SportsPulse: Trysta Krick on why the Cleveland Browns being the subject of this season’s ‘Hard Knocks’ series will make for great TV, but won’t help the team win games.
USA TODAY Sports
As if the Cleveland Browns didn’t face a big enough challenge as they try to rebound from last year’s 0-16 season, now they’ll face the Hard Knocks Effect, which may be on the way to replacing the Sports Illustrated Jinx in the NFL.
Hard Knocks, HBO’s Emmy-award winning documentary series that annually chronicles an NFL training camp, is heading to Cleveland this summer.
While that’s great news for fans — who doesn’t want an inside look at the start of No. 1 pick Baker Mayfield’s career? — it might not be good news for the Browns themselves. And head coach Hue Jackson should be especially wary.
Two of the last four head coaches (Mike Smith, Jeff Fisher) featured on Hard Knocks were fired by season’s end, while only five of the 12 teams that have appeared on the series made the playoffs. Neither of the last two playoff teams, the 2013 Cincinnati Bengals and 2015 Houston Texans, made it out of the wild-card round. None of the last three teams (Texans, Rams and Bucs) improved upon their previous season’s record — though that’s a low bar for the winless Browns.
Still, it will be interesting to see how HBO frames the upcoming season.
Cleveland has won one game since Jackson’s arrival in 2016 with a quarterback carousel that has become comical. We can already picture how the first episode will begin — with slow-motion shots of Jackson’s impending leap into Lake Erie (scheduled for June 1) to make good on a promise that he’d dunk himself should the team fail to improve on its 1-15 showing in 2016. And go ahead and toss in some dramatic b-roll from the January parade in which approximately 3,000 Browns fans “celebrated” the 0-16 season. There will be shots of fans wearing bags over their heads and scenes from the draft party — Cleveland’s version of the Super Bowl — celebrating Mayfield’s arrival.
It should be compelling to see how HBO addresses Jackson’s job security and how the series will depict the quarterback situation, given Jackson announced veteran Tyrod Taylor would be the starter in 2018 well before Mayfield was drafted.
Hard Knocks has a way of turning its chosen team into a fan favorite thanks to creative storytelling and exceptional access. Who didn’t watch last season and not think Bucs quarterback Jameis Winston was poised for a breakout campaign? Unknown players fighting for jobs and often heartbroken during roster cuts often makes for gripping footage. HBO has a way of selling the team it features as a legitimate playoff threat. (Sometimes, coaches provide that fodder themselves. Here’s looking at you, Jeff “No 7-9 B.S.” Fisher, with the 2016 Rams … who wound up 4-12.)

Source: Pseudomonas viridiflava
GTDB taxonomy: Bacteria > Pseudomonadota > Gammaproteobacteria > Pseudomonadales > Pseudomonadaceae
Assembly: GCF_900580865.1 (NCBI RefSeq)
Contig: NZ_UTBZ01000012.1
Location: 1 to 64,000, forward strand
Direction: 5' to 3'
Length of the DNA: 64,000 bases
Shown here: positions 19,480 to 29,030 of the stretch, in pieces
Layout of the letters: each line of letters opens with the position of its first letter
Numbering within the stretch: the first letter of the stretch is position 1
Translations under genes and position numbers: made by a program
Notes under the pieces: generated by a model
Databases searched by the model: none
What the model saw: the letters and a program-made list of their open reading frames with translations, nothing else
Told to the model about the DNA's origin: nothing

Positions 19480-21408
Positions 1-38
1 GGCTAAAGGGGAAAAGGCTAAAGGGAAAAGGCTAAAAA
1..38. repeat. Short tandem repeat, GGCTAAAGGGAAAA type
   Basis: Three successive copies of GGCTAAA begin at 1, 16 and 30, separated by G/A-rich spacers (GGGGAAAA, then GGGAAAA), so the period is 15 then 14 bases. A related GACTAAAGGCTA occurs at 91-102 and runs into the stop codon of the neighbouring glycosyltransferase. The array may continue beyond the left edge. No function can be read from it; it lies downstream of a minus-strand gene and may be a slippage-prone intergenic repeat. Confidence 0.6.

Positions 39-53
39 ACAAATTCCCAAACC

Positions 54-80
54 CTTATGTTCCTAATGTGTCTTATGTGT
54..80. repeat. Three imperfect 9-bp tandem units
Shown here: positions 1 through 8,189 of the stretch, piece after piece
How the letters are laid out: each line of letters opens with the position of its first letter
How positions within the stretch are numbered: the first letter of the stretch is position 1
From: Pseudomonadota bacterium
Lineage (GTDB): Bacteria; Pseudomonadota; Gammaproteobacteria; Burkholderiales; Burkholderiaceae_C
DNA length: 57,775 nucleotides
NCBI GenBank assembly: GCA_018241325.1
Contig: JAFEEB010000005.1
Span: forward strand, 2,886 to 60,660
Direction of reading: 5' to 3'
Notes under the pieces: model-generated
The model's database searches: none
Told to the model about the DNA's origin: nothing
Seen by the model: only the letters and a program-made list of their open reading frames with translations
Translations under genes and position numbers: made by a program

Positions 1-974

Browns general manager John Dorsey, who kept his decision to select Mayfield secret until the day before the draft, admitted reluctance that his team will be forced to open its facility and practices to HBO’s cameras. But the Browns couldn’t opt out. NFL rules only exempt teams that have a first-year head coach, have made the playoffs in the past two seasons or have been on Hard Knocks in the last 10 years from participating. The Browns were one of six teams (along with the Broncos, 49ers, Ravens, Chargers, Redskins) who could not say no this year.
So all the Browns can do now is embrace what should be some of the first positive exposure they’ve received in years.
There will probably be breakout stars, like 2017 No. 1 pick Myles Garrett, a defensive end who is as quirky off the field — he loves dinosaurs — as he is menacing on it. There’s wide receiver Josh Gordon, who returned last year after a drug-related suspension that lasted more than two seasons. There’s Taylor, underappreciated during his tenure in Buffalo (a team he took to the playoffs in 2017) and likely to be overshadowed in Cleveland. And then there’s Mayfield, the charismatic 2017 Heisman Trophy winner who was the most polarizing player in college football — and possibly in this draft class — because of his brash personality.
The only thing missing will be Joe Thomas, the perennial Pro Bowl left tackle, who retired earlier this year — though expect him to find a way to make at least a few cameos.
By September, when the cameras stop rolling, HBO will probably have us believing that the Browns will turn it around — that Garrett will collect double-digit sacks, that Mayfield will become the franchise quarterback Cleveland has spent two decades searching for, and maybe even that Jackson deserves an extension.
Who knows? Maybe all that will happen, and the Browns will be the rare team to buck the Hard Knocks trend. Or, maybe, this will another mistake by the lake.
Follow Lindsay H. Jones on Twitter @bylindsayhjones